It would be relatively easy to take the authors of this report to task for its quick-fire conclusions. These are taken, not from any systematic study of the issues, but primarily from anecdotal evidence and press reports, where evidence that supports their conclusions is given a heavy weighting, and evidence that appears to contradict it, is downplayed, if not ignored. For the Nuffield working party, for example, the fact that GM seeds are currently better suited to large- rather than small-scale farmers is a reason to demand more research into how they could meet the needs of the latter; for ActionAid, it is quoted as a reason “why GM crops will not feed the world”.
Clearly the ActionAid report is not based on evidence and arguments that could be described as scientific. Equally clearly, however, its conclusions are more likely to resonate with those who would wish, for whatever reason (personal, political or otherwise), to see such conclusions emerge. It is no accident, for example, that that GM issue has become a key focus of anti-globalisation campaigns. For it neatly encapsulates many of the concerns – both conscious and unconscious – that form the core of such campaigns.
Loosening the boundaries of debate
There is no easy path through this quagmire, even if some elements of such a path are beginning to emerge. The British government, for example, is currently experimenting with a nationwide “public debate”, being conducted primarily through a series of regional public meetings at which scientists, environmentalists, business representatives and others are being asked to state their case. Elsewhere (for example in India and parts of Africa), there is talk of developing political ‘frameworks’ that will promote and regulate GM technology simultaneously, using more sophisticated political mechanisms than have been applied so far.
Part of the task is undoubtedly to ensure that those (such as the authors of the ActionAid report) accept the need to locate their arguments within the realm of what is likely, rather than what is possible. This is the strength of both the ICSU and the Nuffield reports. The first of these, for example, is realistic enough to acknowledge potential problems arising from the use of GM crops that have not been given sufficient attention, such as whether their use can be integrated safely with pest management systems. “This is an area requiring further action,” it states.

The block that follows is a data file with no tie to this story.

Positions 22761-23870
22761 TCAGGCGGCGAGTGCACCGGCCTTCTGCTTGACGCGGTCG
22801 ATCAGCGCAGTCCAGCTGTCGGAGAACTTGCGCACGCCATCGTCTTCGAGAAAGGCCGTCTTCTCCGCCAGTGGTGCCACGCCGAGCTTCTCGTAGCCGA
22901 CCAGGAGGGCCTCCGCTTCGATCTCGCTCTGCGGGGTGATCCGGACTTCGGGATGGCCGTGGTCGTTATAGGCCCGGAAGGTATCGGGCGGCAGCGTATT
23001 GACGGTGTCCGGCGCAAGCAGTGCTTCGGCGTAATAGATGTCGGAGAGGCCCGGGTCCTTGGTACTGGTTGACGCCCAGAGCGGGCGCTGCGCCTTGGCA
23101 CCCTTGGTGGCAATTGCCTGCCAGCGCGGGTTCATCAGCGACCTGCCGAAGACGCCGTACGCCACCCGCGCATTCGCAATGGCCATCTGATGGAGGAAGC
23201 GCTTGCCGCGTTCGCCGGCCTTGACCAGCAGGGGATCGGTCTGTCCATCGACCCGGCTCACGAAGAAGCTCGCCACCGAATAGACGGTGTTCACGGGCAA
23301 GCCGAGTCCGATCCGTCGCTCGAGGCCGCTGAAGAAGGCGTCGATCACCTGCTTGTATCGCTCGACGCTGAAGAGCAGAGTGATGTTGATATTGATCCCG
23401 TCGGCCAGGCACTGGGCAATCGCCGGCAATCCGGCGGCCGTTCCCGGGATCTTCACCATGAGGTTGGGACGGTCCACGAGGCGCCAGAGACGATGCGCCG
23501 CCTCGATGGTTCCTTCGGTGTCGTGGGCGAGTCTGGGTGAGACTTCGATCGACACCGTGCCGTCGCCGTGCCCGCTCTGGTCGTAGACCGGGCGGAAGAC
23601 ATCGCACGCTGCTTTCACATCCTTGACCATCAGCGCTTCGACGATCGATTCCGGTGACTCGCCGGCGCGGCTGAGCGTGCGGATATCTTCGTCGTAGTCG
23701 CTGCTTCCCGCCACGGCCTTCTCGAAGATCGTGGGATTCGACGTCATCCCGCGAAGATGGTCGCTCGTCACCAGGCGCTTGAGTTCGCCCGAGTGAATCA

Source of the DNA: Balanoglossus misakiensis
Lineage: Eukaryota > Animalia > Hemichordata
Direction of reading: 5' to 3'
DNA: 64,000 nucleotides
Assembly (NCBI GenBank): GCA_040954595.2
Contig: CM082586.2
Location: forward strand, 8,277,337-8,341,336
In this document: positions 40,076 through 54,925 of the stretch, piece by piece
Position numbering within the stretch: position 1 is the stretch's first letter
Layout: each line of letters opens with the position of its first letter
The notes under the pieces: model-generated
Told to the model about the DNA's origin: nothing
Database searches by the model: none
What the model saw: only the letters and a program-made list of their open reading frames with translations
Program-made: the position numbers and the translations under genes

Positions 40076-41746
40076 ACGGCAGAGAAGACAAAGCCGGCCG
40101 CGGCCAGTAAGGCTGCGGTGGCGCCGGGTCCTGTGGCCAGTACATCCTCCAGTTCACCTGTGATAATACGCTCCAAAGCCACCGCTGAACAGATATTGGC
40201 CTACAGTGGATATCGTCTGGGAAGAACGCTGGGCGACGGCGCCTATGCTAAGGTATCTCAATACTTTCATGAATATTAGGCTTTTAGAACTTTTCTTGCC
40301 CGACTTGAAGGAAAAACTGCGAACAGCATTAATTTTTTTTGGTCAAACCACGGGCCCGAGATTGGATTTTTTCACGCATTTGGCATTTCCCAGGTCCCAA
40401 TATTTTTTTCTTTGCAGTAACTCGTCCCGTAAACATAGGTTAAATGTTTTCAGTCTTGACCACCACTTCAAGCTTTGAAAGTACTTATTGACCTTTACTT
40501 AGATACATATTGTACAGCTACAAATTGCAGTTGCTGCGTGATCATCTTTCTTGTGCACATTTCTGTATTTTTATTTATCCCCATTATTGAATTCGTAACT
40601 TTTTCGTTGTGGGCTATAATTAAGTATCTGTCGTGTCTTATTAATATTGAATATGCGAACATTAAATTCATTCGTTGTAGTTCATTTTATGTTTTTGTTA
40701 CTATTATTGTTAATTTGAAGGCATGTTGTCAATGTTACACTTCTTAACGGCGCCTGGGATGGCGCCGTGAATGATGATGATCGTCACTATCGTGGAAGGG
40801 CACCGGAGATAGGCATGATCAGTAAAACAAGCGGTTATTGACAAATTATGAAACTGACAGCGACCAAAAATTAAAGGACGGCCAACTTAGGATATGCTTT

But there is a comparable need for those arguing the case for GM crops primarily on scientific grounds to be equally realistic about the non-scientific issues that arise. Neither the Nuffield nor the ICSU reports, for example, spend much time discussing the implications of the way in which the intellectual property system helps to increase the control of developing-country agriculture by multinational corporations – one of the key planks in the critics’ case. Neither do they address the belief systems that underlie much of the current condemnation of GM foods as “unnatural”.
It may be tempting to dismiss such arguments as “unscientific”; doing so, however, risks not only losing sight of issues that lie at the heart of the current debates, but also undermining their ultimate effectiveness.
© SciDev.Net 2003